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  • Author or Editor: A-M. Boland x
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The expansion of urban communities to rural areas is leading to an increase of the problem of deer damage. White-tailed deer (Odocoileus virginianus) damage to landscape plants in commercial nurseries, residential and public areas is very widespread. Thuja occidentalis (Arborvitae) is one of the most common landscape plants. It is widely produced by nurseries and used by homeowners in the landscape. However, it is also highly favored by deer for browsing. Thuja plicata (Arborvitae) the Western Cedars is a highly deer-resistant arborvitae. One of the principal limiting factors for new arborvitae for its success in nursery productionand its use in the landscape is cold hardiness (in northern climates). However, the cold hardiness of different Thuja plicata is not known. Deer-resistant Thuja plicata cultivars: `Atroviren', `Cancan', `Elegantissima', `Excelsa', `Gelderland', `George Washington', `Hilleri', `Sunshine', and `Virescens' planted in Sprintg 1998 at The Morton Arboretum research plot in Lisle, Ill. Branch cold hardiness was tested by artificial freezing in Jan. 1999 and 2000. Ice-nucleated samples were placed in an ultra-low temperature and kept at 2 °C overnight, and the temperature then lowered at 5 °C/h to –40 °C, at which time samples were taken out at each test temperature (at 4 °C intervals). After the freezing test, the samples were thawed at 4 °C for 24 h, then planted in a peat and perlite media and kept at 100% humidity in a greenhouse. Samples were evaluated after 2 weeks for visual browning and lowest survival temperature. There were significant differences in coldhardiness between the nine cultivars tested in Jan. 1999. `Elegantissima', `Excelsa'. and `Cancan' were the most hardy (–34 to 40 °C), followed by `Virescens', `Sunshine', and `Gelderland' (–27 to 32 °C), `Hilleri' and `Atrovirens' (–24 to 25 °C). `George Washington' ` was the least hardy (–20 °C) cultivar.

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Individual and interactive effects of restricted root volume (RRV) and regulated deficit irrigation (RDI) on vegetative growth and mineral nutrition of peach trees [Prunus persica (L.) Batsch (Peach Group) `Golden Queen'] were studied over 3 years (1992-95). Trees were grown in lysimeters of five different volumes (0.025, 0.06, 0.15, 0.4, and 1.0 m3) with either full or deficit (RDI) irrigation. Increasing soil volume increased vegetative growth as measured by trunk cross-sectional area (TCA) (linear and quadratic, P < 0.011) and tree weight (linear, P < 0.001) with the final TCA ranging from 29.0 to 51.0 cm2 and tree weight ranging from 7.2 to 12.1 kg for the smallest to largest volumes. Root density measured at the completion of the experiment decreased with increasing soil volume (linear and quadratic, P < 0.001) with root length density declining from 24.0 to 2.0 cm·cm-3. RDI reduced vegetative growth by up to 70% as measured by weight of summer prunings. Root restriction was effective in controlling vegetative vigor and is a viable alternative for control of vegetative growth. Mineral nutrition did not limit tree growth.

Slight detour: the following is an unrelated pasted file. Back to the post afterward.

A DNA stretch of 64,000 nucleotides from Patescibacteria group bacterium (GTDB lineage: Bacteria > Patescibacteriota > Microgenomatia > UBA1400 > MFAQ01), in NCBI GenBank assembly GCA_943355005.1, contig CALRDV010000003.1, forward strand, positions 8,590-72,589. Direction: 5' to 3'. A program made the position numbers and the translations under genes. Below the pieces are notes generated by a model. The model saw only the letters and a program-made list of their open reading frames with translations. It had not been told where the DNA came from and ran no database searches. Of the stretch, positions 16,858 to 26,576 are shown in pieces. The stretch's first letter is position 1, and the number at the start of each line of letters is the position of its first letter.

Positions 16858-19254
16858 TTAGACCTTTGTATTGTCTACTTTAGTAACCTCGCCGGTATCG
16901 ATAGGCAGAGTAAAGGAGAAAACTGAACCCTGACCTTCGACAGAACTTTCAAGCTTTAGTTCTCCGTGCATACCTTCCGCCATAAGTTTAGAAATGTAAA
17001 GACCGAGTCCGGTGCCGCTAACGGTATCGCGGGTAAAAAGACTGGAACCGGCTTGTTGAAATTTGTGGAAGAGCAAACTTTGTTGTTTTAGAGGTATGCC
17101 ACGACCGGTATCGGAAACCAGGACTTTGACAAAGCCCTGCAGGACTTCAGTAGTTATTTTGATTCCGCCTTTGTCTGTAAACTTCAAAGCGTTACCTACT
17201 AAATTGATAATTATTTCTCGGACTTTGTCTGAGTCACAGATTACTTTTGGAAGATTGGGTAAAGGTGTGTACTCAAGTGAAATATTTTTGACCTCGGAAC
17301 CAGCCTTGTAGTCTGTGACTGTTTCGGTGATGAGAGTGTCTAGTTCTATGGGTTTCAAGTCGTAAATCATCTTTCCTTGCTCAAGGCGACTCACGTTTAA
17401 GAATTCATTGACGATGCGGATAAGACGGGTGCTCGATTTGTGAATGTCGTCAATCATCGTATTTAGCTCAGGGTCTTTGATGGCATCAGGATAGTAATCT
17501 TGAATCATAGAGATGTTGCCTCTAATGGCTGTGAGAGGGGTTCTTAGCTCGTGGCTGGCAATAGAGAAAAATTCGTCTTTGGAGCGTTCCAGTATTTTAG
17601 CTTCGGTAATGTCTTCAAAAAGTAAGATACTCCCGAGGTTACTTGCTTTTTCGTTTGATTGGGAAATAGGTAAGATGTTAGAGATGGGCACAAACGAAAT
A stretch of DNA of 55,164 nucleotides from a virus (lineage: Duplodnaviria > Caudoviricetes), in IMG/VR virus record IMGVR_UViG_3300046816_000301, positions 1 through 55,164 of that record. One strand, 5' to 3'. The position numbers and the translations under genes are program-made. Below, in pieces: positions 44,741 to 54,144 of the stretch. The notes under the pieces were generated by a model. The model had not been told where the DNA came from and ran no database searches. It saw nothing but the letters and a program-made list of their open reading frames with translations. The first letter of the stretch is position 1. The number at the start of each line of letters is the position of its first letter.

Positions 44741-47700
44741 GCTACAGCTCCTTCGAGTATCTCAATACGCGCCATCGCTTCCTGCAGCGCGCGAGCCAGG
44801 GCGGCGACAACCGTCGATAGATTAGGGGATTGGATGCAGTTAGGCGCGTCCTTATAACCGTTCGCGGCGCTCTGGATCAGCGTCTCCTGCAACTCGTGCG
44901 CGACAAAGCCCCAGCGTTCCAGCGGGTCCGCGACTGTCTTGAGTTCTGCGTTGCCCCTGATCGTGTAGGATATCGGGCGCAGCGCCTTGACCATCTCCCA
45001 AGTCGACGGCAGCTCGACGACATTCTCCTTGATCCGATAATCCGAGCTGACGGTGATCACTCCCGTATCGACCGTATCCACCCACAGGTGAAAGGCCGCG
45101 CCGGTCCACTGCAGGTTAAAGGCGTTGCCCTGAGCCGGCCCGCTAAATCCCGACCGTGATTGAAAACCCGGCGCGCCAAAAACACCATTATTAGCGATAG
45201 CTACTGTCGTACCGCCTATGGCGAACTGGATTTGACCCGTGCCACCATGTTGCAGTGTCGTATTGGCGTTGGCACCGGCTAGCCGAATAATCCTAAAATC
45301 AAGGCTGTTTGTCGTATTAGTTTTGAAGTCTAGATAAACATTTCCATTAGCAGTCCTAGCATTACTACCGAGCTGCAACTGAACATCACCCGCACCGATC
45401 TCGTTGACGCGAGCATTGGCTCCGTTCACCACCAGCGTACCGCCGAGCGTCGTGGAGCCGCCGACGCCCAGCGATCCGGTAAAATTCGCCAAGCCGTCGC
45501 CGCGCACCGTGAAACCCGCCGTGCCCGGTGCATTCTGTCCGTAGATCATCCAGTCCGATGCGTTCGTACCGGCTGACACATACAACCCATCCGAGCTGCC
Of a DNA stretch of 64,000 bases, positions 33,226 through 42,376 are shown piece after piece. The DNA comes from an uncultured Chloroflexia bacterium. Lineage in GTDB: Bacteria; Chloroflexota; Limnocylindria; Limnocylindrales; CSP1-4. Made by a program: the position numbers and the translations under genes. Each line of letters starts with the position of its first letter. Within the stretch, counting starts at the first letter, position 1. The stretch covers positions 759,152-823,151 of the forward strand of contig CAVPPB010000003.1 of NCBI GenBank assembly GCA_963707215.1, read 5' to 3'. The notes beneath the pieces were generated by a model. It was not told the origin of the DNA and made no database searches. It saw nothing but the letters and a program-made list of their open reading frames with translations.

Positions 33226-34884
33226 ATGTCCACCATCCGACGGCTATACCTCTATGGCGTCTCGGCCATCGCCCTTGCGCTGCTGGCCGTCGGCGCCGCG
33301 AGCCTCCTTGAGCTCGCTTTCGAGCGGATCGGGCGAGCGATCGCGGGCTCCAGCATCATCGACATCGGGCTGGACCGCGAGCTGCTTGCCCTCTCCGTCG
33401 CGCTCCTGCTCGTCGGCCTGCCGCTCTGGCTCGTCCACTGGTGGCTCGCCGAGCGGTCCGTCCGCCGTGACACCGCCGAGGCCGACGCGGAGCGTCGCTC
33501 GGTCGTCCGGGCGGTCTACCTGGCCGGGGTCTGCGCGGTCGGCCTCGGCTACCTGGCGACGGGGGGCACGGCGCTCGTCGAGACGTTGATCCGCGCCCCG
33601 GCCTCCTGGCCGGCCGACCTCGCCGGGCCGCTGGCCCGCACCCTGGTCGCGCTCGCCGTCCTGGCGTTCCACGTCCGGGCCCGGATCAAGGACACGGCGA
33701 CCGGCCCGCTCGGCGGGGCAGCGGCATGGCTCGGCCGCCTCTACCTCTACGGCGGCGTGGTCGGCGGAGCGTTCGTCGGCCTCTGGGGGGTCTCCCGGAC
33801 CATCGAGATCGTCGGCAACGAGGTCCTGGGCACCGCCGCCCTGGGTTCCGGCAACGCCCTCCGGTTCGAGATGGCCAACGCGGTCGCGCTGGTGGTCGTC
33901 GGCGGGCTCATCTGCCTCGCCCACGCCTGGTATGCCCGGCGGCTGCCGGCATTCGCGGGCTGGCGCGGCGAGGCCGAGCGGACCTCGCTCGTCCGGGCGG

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Individual and interactive effects of restricted root volume (RRV) and regulated deficit irrigation (RDI) on productivity and water use of peach trees [Prunus persica (L.) Batsch `Golden Queen'] were studied over 3 years (1992-95). Trees were grown in lysimeters of five different soil volumes (0.025, 0.06, 0.15, 0.4, and 1.0 m3) with either full or deficit (RDI) irrigation. In Years 3 and 4, fruit size was reduced by up to 30% on trees in the two smallest volumes. Tree water use was positively related to increasing soil volume (linear, P < 0.001; quadratic, P < 0.011) in all years ranging from 1.8 to 4.4 L·mm-1 Epan in the post-RDI period of Year 2. Water use of deficit-irrigated trees was less than fully irrigated trees and there was an interaction between soil volume and irrigation treatment during RDI. Water relations did not limit growth or productivity. Tree water use was reduced under root restriction as a consequence of canopy demand rather than leaf function. Results suggest that a combination of restricted root volume and development of water stress achieve the RDI response in the Goulburn Valley, Australia.

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An experiment designed to study the effects of different root volumes was installed in Fall 1991. `Golden Queen' peach trees [Prunus persica (L.) Batsch.] were planted into different isolated soil volumes (0.025, 0.06, 0.15, 0.4, and 1.0 m3), which were essentially individual drainage lysimeters. Trunk cross-sectional area (TCA) increased from 5.76 to 14.23 cm2 for the smallest and largest volumes, respectively, while leaf area was 4.56 and 21.32 m2 for the respective treatments. Leaf size was not affected by soil volume. Soil volume was positively related to the number of lateral shoots produced, lateral shoot density, and internode length. Total flower bud number and flower bud density were inversely related to soil volume. Fruit set was similar among treatments despite an almost 4-fold difference in tree size. Tree water use (liters·mm-1 pan evaporation) increased with soil volume; however, when adjusted for tree size (tree water use per TCA), there were no consistent differences between treatments for tree water use over the season. These results suggest that trees planted in the smaller soil volumes were more efficient reproductively per unit of tree size and would be easier to manage in an ultra-high-density planting.

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